War of the Rebellion: Serial 121 Page 0187 CORRESPONDENCE, ETC.- UNION AND CONFEDERATE.

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gladly avail myself of the occasion to reciprocate it. If there is any officer at Richmond o f equal rank that you would especially desire to have released on parole, I think, sir, I could be instrumental in accomplishing it.

Very respectfully, your obedient servant,


Lieutenant- Colonel, Provisional Army, C. S.

This statement regarding Colonel Alston is made in view of the fact that he is the officer who prefers the charges against Colonel Hanson. I certify upon honor that the above statements are correct, to the best of my knowledge and belief.


Major- General.

CITY POINT, VA., February 6, 1865.

Major General E. O. C. ORD, Commanding Army of the James:

Your dispatch in relation to retaining certain prisoners of war on taking the oath of allegiance is received. They cannot be released before being exchanged for prisoners of ours. They should be among the first forwarded for exchange if they desire it, and be made acquainted with Special Orders,no 3, current series, relating to desertions from the enemy, and informed that if they came voluntarily into our lines they will be permitted to remain unmolested under the provisions of said order.

By command of Lieutenant-General Grant:


Brigadier-General and Chief of Staff.

RICHMOND, February 6, 1865.

Lieutenant Colonel JOHN E. MULFORD, Assistant Agent of Exchange:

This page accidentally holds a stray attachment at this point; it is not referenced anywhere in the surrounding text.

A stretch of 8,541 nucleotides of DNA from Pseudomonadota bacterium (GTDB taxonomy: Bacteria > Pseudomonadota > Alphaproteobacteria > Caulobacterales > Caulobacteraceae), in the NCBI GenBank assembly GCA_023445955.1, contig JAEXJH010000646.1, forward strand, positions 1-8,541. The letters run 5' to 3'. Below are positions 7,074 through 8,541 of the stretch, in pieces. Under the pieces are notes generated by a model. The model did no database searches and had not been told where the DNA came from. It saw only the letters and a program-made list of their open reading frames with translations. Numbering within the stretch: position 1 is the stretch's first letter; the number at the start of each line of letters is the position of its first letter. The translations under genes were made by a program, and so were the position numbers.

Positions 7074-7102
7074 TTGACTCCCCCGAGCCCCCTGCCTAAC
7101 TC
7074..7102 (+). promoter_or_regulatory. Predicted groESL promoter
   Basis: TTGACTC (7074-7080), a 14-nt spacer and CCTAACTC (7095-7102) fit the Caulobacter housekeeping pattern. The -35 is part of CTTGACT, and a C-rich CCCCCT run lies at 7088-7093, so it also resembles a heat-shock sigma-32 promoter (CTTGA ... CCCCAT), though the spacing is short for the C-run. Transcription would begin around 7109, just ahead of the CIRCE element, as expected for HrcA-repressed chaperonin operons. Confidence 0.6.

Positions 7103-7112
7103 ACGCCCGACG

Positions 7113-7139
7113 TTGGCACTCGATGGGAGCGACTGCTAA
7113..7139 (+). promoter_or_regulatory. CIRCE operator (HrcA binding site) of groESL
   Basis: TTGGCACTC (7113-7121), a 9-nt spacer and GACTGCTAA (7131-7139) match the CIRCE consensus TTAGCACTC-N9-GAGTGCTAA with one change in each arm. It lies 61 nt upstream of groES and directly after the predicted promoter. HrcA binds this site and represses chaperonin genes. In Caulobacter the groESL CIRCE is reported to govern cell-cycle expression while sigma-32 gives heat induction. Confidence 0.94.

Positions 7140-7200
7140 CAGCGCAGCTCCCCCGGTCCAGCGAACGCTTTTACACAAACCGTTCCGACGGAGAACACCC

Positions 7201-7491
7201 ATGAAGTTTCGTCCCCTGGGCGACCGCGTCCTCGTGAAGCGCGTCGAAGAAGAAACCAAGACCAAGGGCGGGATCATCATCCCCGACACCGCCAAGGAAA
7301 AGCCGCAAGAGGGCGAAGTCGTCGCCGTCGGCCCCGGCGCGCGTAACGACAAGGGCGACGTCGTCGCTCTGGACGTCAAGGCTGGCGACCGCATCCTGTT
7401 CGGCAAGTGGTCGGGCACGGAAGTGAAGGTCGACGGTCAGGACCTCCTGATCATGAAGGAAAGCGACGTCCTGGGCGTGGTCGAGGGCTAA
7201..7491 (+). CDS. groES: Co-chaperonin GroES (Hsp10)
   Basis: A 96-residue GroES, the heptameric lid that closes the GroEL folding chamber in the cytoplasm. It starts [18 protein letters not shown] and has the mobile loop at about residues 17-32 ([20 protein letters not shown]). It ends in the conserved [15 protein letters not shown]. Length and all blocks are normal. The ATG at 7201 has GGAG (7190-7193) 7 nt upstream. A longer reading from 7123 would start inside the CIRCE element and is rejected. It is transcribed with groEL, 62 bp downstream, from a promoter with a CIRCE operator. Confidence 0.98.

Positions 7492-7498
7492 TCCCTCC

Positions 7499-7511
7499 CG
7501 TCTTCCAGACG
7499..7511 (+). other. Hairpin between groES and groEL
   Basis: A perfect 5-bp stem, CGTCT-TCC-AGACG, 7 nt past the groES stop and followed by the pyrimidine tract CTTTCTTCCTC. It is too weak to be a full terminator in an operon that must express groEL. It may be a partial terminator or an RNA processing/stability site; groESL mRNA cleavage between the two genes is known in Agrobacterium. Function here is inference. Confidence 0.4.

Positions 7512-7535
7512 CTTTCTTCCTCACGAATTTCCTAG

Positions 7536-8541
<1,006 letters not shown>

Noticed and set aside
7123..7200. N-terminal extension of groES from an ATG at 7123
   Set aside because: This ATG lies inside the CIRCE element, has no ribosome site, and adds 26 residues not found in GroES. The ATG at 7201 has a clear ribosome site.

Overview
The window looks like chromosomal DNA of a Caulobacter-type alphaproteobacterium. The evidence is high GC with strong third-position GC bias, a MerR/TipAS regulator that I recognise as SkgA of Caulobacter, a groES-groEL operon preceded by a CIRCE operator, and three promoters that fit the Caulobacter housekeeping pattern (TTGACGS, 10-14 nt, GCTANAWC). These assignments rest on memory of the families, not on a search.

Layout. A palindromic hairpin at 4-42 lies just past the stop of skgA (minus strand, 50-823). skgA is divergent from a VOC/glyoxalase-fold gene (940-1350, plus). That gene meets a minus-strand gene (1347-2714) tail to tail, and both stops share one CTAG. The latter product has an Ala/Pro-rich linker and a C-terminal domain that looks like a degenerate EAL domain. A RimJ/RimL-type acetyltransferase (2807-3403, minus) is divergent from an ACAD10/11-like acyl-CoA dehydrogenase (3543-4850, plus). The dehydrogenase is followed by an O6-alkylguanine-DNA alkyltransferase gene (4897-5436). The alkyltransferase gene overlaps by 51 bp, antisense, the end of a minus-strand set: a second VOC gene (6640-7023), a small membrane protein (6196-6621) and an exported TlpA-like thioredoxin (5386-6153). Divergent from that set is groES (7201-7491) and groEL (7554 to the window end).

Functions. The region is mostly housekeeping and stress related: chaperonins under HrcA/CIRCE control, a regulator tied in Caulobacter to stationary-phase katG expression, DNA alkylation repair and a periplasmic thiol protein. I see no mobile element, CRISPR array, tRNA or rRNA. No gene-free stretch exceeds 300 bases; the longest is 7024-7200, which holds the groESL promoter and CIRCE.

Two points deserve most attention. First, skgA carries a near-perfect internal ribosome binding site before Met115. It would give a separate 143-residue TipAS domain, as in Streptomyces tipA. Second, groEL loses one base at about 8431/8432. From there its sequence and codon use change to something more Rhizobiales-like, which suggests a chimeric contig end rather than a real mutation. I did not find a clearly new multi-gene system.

SIR: The Confederate officers who were delivered yesterday and who left Johnson;'s Island on the 27th of January, state that the order of August 10, 1864, is still rigidly enforced. They also complain of the amount of food given to them, alleging that it is barely sufficient to keep them from starvation. In view of the recent agreement made with General Grant for the purpose of relieving prisoners, I again make the request that all restrictions on both sides which prevent prisoners from receiving contributions, public or private, or from making purchases of proper articles, be immediately removed.

Very respectfully, your obedient servant,


Agent of Exchange.

[First indorsement.]



Fort Monroe, Va., February 24, 1865.

Respectfully forwarded to headquarters Armies of the United States, with the statement that Mr. Ould has again complained that no abatement in former orders has been made further than to allow prisoners to purchase vegetables. he has requested me to call the attention of the Lieutenant- General to the fact that under the agreement our prisoners were permitted to purchase in market whatever they could pay for, and receive such contributions as might be offered them. He claims a reciprocal arrangement, and I think the welfare, comfort, and almost